Tuesday, September 17
Home>>Life Science>>Electricity generating Gram negative Bacteria: Shewanella oneidensis
Electricity generating Gram negative Bacteria: Shewanella oneidensis
Life Science

Electricity generating Gram negative Bacteria: Shewanella oneidensis

The ever growing population of humans creates ever rising demands of energy. It is because energy coming from fossil fuels and other exhaustible resources are limited that we keep looking for alternative ways to compensate. Solar energy, biofuels and using the wind & hydroelectric power are the most notable example. Another budding candidate in the list of alternative energy development is microbes!!! Here we shall some details of one recent candidate – Shewanella oneidensis

Shewanella oneidensis is a gram negative bacterium which was first discovered in the Lake Oneida in the New York state in the USA in the year 1988. It belongs to the phylum Proteobacteria and was named after the lake. This organism is able to grow in both aerobic and anaerobic conditions (facultative anaerobe). It is often described as a heavy metal fan because of its ability to reduce heavy metal ions like that of iron (Fe), lead (Pb), and uranium (U). The bacteria can easily reduce these ions into their elemental form. In anaerobic conditions, it can also act on sulfates (SO42−) and nitrates (NO3-). It carries out reduction by virtue of its own metabolism. This ability of the Shewanella was chemically modified by scientists at University of California, Santa Barbara (UCSB) to artificially create a microbial fuel cell which can harness electricity!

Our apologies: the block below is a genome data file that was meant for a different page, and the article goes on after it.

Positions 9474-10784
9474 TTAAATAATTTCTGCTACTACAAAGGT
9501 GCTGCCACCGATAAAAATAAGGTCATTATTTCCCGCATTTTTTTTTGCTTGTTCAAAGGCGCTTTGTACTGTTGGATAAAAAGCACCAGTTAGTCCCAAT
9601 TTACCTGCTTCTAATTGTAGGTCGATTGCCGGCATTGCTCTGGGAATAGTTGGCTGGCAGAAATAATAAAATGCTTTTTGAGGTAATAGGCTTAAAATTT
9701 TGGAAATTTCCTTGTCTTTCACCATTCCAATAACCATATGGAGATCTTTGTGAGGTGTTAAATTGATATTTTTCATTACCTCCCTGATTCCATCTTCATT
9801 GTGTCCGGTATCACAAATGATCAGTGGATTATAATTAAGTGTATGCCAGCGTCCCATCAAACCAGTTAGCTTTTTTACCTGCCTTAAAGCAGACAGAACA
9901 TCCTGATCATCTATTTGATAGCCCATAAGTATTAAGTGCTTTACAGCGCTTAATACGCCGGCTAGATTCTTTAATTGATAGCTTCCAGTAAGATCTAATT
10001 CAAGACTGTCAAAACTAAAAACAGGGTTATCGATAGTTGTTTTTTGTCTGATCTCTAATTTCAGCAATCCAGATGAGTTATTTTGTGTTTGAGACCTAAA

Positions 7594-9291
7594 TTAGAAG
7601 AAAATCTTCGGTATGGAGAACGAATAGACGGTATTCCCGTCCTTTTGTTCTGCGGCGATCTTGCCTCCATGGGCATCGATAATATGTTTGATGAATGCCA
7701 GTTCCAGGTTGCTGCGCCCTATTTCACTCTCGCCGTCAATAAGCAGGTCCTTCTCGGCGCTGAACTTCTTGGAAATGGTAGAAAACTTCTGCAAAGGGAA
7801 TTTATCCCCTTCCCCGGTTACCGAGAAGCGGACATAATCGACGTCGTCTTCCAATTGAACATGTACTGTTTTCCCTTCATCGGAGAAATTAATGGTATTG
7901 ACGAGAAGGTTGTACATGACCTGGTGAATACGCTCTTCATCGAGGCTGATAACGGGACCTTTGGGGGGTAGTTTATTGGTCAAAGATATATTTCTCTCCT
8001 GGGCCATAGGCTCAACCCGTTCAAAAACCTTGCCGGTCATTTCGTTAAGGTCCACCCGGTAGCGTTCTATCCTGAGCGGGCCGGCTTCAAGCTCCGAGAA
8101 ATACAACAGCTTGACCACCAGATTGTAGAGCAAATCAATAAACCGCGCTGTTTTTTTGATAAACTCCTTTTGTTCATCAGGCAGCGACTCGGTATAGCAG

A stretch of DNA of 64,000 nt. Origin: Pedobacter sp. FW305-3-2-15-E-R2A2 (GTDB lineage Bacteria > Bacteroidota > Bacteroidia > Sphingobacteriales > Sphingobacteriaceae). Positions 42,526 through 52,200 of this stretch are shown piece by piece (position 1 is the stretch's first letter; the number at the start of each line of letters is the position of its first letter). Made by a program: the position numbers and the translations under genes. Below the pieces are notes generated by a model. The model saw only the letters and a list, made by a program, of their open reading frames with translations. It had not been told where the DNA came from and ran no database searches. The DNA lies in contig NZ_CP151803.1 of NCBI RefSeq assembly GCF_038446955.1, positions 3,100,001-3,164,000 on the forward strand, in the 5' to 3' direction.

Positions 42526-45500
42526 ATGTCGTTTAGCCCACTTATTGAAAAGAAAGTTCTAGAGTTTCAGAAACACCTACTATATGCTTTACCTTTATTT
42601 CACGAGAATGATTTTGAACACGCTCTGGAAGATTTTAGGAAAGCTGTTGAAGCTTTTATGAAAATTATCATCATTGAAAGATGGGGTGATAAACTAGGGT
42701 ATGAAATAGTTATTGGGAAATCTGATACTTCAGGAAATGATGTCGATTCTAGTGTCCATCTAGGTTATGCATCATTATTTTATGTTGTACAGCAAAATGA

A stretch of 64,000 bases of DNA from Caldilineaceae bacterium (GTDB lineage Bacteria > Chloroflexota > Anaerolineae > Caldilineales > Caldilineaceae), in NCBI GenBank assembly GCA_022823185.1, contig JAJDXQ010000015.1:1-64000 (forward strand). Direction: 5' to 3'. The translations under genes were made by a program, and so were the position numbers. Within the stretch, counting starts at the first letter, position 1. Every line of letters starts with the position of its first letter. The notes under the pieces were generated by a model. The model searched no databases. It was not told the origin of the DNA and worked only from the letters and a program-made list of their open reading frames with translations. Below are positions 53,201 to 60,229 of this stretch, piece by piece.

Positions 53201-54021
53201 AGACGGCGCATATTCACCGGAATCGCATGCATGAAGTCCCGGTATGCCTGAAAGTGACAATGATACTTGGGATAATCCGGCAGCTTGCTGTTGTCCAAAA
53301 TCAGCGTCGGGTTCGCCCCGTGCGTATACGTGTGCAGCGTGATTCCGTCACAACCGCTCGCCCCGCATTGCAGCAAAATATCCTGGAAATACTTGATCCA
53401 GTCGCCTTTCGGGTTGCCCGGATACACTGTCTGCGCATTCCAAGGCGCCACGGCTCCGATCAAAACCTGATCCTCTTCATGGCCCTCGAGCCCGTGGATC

Shewanella oneidensis

(source: phylomedb.org)

Given that the organism already has proteins in its cell membrane which conducts electrons and are essential for the respiration of the cell the team designed a Ferrocene-Based Conjugated Oligoelectrolyte (DSFO+), which is a redox-active molecule and is capable of coupling with the biological respiratory transmembrane electron transport. It was tested in two mutant strains in which the natural current-conducting proteins were knocked out (electrogenic knockout mutants). It was found that DSFO+ not only successfully replaced the current-conducting proteins but in fact it catalyzes the transmembrane electron transfer resulting in increased metabolic efficiency and therefore increased respiratory biocurrent production.


Crystals of the iron-containing molecule DSFO+

(source: www.news.ucsb.edu)

Three major applications come out of such a modified organism. First is in wastewater treatment where it can be used to break down contaminants which are in the form of heavy metal ions. Second is DSFO+’s ability to act as a power adapter between the electricity produced by the bacteria and any man-made device which is capable of harvesting it. And thirdly the multiple research questions that could be answered using such a system. For example providing electrons to carry out chemical reaction and then assessing the health or metabolic response to drug using electronic signatures.

Such alterations can also be brought about on a genetic level. But in several reports published on this research, the authors have asserted that chemical modifications offer certain advantages over the genetic ones. These advantages are the fact that as the bacteria multiply the effect of chemical modification gets diluted and it eventually returns to its original state making it more eco-friendly and practical. The second is the fact that genetic modifications are highly specific while a chemical modification like this one can be applied to many different types of organisms.

Reference:

Jonathan A.Davies, Thomas A.Clarke, and Julea N.Butt Making Connections: An Amphiphilic Ferrocene Stimulates Bacterial Electricity Production Chem 9 February 2017

Leave a Reply

Your email address will not be published. Required fields are marked *